We let the thousands of experts at AWS manage the infrastructure in a much more reliable, secure, and cost effective way than we would.  For example, we use Amazon’s Availability Zones to easily distribute our servers across their fiber linked data centers which provides huge high availability gains that would be hard and very expensive to accomplish on our own.  And the level of proactive security measures employed by Amazon’s team is a tremendous value that helps us sleep better at night.

The Real Advantages

However, a server to server cost comparison is missing the point of using the public cloud.  The real advantages are not in immediate hardware cost savings.  When using the cloud, you only pay for what you use. The flip side is you can get what you need as soon as you need it.  We have found this to be very useful in making our capacity planning so much simpler.  As we need more capacity we add it just in time.  No purchase orders required, no waiting for servers to be shipped and then racked.  We can use the AWS console or APIs to spin up new servers or databases in minutes, including automatically using Amazon’s autoscaling capabilities.

This increased speed in provisioning more computing resources was critical to us when Mandrill announced that they were moving away from the transactional email space and recommended SparkPost as an alternative.  We had to add capacity to our platform several times over the course of 2016 to keep up with growing demand.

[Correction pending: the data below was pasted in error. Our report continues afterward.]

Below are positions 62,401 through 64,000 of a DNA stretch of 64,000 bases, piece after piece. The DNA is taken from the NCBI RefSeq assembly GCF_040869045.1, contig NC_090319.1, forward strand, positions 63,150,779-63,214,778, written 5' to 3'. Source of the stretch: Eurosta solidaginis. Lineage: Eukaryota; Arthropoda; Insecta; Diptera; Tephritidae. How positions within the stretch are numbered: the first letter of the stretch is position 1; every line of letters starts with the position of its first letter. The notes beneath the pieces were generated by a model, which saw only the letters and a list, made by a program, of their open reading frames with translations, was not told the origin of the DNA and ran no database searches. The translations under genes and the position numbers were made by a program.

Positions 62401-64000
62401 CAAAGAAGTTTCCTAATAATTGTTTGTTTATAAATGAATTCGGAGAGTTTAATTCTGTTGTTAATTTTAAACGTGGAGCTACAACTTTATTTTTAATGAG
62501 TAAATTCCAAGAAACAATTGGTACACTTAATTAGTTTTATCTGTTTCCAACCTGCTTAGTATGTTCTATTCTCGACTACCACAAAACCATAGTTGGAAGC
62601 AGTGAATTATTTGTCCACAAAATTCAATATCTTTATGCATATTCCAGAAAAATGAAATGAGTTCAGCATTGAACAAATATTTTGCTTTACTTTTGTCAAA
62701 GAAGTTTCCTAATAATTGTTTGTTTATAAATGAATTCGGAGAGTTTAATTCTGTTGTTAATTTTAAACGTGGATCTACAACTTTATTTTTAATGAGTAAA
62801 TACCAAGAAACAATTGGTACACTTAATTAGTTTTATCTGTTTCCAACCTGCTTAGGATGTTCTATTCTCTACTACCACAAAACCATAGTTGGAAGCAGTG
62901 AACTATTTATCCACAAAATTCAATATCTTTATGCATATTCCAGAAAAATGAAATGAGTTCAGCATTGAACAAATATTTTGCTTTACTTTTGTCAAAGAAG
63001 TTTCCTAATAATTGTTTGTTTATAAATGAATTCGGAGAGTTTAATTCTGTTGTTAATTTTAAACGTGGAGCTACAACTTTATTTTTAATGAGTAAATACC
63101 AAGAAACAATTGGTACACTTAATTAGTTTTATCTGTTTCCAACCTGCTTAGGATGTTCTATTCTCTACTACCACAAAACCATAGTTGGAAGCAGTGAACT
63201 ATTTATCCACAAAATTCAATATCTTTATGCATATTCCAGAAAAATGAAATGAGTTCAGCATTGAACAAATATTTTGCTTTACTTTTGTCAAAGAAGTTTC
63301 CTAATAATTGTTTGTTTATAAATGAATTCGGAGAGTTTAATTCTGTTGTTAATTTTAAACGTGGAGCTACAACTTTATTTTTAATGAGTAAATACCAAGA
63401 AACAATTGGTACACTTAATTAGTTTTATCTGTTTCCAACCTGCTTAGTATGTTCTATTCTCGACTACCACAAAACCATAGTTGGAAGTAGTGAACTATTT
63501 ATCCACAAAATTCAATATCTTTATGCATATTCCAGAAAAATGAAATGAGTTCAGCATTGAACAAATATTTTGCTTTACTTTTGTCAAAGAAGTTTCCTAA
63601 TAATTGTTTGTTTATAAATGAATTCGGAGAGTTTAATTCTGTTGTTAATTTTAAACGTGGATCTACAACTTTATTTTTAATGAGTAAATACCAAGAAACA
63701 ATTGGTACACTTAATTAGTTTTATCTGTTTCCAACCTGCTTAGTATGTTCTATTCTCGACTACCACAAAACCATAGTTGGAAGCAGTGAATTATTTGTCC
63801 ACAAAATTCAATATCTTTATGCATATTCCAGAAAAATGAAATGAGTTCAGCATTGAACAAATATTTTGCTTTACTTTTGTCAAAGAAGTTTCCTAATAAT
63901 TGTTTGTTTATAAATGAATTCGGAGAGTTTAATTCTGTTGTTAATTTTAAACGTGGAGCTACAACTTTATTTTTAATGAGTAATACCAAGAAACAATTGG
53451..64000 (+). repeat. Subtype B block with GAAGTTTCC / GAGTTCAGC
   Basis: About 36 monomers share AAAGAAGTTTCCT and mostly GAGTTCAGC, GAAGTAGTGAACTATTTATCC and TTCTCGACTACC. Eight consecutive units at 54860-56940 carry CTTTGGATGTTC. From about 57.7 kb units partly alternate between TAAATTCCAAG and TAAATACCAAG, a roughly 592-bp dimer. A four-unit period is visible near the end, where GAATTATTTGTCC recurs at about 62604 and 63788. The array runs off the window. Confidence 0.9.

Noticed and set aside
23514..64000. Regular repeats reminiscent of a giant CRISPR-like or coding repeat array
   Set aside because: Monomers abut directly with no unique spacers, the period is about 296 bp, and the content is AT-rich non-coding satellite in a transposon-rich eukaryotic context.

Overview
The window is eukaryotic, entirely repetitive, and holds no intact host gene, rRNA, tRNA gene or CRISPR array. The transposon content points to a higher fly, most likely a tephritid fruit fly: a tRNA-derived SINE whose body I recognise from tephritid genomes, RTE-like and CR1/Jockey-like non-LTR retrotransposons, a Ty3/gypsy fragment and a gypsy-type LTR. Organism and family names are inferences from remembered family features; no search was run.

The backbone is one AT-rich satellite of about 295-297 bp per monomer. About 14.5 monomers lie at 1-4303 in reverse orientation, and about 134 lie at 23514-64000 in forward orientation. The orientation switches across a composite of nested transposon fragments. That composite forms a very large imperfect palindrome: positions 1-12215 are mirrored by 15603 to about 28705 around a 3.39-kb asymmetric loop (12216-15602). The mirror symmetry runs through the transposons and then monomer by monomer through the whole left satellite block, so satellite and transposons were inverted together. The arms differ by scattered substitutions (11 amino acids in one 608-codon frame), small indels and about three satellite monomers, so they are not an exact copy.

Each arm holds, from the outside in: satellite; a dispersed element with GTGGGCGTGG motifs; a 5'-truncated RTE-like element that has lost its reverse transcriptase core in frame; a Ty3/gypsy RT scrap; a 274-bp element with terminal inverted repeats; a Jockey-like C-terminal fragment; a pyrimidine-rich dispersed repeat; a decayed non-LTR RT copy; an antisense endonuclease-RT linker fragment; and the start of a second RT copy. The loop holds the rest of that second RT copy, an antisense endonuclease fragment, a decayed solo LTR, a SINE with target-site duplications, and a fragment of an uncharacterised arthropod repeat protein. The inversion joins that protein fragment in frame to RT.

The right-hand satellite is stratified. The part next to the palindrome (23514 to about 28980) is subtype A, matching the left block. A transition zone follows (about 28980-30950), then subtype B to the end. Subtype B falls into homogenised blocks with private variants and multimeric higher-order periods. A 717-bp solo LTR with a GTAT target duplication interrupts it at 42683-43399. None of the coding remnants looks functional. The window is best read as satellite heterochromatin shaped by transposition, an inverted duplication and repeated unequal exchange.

Netflix provides some good insights into their multi-year transition to AWS they completed earlier this year.  As Yury Izrailevsky, VP Cloud and Platform Engineering for Netflix notes, they realized significant improvements in service availability along with more efficiency due to the economies of scale and improved utilization rates available in the on-demand public cloud.  We’ve seen similar service availability benefits from the underlying stability and high availability features of AWS and the improved utilization efficiencies.

Focus on Strengths

We can reduce our costs even further by purchasing Reserved Instances (RI) on one and three year terms. For capacity we know we will need on an ongoing basis, this significantly reduces our baseline costs. It also maintains the flexibility of on-demand pricing for when we need to spin up a new virtual server to handle peak workloads.

Shifting focus from data centers to building the leading cloud email service is one of the best decisions we’ve made. It greatly reduced our time to market and continues to help fuel our ongoing agility in meeting customer needs.  We have found AWS to be a great partner with fantastic technology and services. I encourage you to read more about how we use AWS in our blog post about our Technical Operations stack. If you have any questions about our experience at AWS please reach out on Twitter or our community Slack channel.

-Chris McFadden
VP Engineering, SparkPost